09/27/2013 1:31PM

When training horses is the family legacy

Barbara D. Livingston
Jimmy Jerkens said the examples his father, trainer Allen Jerkens, set at the track and at home are worth emulating.

Theirs is a shared heritage, rife with similarities that resonate through much of the racing world. In the cases of the five people profiled here, their common bond is a father who has been a winner – a big winner – during years and years of success, men whose considerable influence permeates not just their racing operation but their family lineage as well.

These five followed their fathers into racing, although not necessarily as trainers, and all with varying degrees of success. Bart Baird, Tom Van Berg, and Jimmy Jerkens – modest, earnest, and affable all – became aware at relatively young ages that their dads were giants in the racing game and that matching their training feats would be near impossible. Baird and Jerkens are still hard it, while Van Berg vectored in a different direction a few years ago.

Scott Hazelton, for his part, dove headfirst into racing just days after graduating from Arizona State University in 2004, although his tools were not a pitchfork, halter, or condition book, but a microphone and notepad.

Trisha Vance, meanwhile, revels in the behind-the-scenes anonymity of being an assistant to her father, a venerated horseman who knows the true – and ironic – meaning of a bad beat after suffering a life-altering injury unrelated to the inherent dangers of his profession.
Following are their stories.

Bart Baird chose this path. Well, the racetrack part, not the heredity part. Baird can’t help it that his late father, Dale Baird, won more races (9,445) than any Thoroughbred trainer in North American racing history before his untimely death nearly six years ago. The younger Baird, unlike his two siblings, followed in his dad’s legendary footsteps by becoming a trainer.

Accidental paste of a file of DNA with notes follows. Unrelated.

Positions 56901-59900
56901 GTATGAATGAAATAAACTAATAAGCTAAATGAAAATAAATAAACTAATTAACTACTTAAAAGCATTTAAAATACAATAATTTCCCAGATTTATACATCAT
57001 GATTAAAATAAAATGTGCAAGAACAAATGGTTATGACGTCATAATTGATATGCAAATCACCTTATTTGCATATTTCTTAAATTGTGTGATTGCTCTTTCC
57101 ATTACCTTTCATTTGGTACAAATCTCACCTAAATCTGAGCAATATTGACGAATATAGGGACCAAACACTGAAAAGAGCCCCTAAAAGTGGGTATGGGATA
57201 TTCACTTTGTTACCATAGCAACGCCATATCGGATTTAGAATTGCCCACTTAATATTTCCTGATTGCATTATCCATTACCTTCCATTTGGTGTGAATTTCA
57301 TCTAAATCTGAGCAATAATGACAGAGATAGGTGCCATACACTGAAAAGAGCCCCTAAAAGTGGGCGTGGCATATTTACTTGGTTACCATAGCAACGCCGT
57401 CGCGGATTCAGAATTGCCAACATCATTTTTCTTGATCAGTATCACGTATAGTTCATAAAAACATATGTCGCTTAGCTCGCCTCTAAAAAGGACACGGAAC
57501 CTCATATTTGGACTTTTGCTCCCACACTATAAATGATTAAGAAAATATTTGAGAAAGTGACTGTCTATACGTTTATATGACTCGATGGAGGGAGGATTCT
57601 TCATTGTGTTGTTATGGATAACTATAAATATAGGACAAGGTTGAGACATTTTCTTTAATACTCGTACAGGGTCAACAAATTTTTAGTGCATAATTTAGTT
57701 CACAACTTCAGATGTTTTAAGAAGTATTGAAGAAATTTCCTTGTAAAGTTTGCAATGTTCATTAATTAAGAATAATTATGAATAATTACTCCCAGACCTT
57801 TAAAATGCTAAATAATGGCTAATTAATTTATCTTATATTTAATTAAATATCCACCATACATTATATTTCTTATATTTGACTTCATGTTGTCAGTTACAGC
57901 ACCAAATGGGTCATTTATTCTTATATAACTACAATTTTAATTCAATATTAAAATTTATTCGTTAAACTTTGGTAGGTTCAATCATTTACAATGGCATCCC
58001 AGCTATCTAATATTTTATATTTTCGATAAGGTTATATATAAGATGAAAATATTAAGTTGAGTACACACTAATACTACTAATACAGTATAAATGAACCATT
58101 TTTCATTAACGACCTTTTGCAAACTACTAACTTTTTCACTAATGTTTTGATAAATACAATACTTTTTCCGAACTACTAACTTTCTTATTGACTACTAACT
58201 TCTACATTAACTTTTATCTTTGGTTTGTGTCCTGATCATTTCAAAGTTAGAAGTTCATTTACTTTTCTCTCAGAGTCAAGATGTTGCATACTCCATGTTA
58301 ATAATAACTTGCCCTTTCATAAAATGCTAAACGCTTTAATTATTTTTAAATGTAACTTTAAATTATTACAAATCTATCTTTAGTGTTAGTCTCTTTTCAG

“Actually, it’s impossible to follow in the footsteps of someone like my dad,” Bart Baird said in early August at Barn V in the stable area at Mountaineer Racetrack in Chester, W.Va. “You don’t even try. You just don’t. I tell myself, ‘Be yourself and do the best with what you’ve got.’ It’s all you can do.”

Although reluctant to do so, Baird, 49, can boast one of the proudest legacies in racing. He is among those with the rare DNA of racing royalty, the sons and daughters of American trainers who have dominated their profession while compiling the most wins of all time. And his dad is No. 1 on that list – by a mile.

Dale Baird was a living legend when he died at age 72 on Dec. 23, 2007. While hauling an empty horse trainer, he was involved in a multiple-vehicle accident on Interstate 70 in Indiana on one of his frequent missions to buy horses too slow to compete elsewhere but perhaps fast enough to win at Mountaineer.

Bart Baird was in a movie theater when the accident occurred.

“I’d left my phone in the car, and when I came out, it’d blown up with like 50 missed calls and texts,” he recalled. “I was like, ‘Oh, no.’ ”

Granted, his father was the proverbial big fish in one of the smallest ponds imaginable, winning races by the fistfuls on a one-track circuit that for much of its history served as a decrepit repository for unwanted beasts. But, by the numbers, Dale Baird’s feats were so monumental that even the upper crust of American racing saw fit to acknowledge his accomplishments as he was honored with a Special Eclipse Award in January 2005 in Beverly Hills, Calif., less than three years before his death.

“The best thing is he got to accept it himself when he was still alive,” Bart Baird said. “It’s still very, very special to us. I keep the trophy for his 9,000th win at my house and my sister has his Eclipse at her house. You can see it right when you walk in.”

Today, Bart Baird has about 20 horses in his care at Mountaineer and lives nearby on the 12-acre farm he inherited from his father. His older brother, an attorney, lives in the family’s home state of Illinois, and his younger sister lives in Indiana; neither has ever been seriously involved in racing. Since he went out on his own in 1995, Bart Baird has won 627 races – a modest number, especially in comparison to his dad – but enough to carry him and his dad beyond a combined milestone of 10,000 wins, which no other father-son tandem has ever achieved.

“Looking back, it’s amazing what my dad did around here,” Bart said, waving his arm toward other barns. “He filled up three of these barns and people treated him with great respect.”

That was the professional side of Dale Baird. He also had a personal side.

“To me, he was always just my dad,” said his son. “That’s all he’ll ever be.”

Few horsemen compare to Dad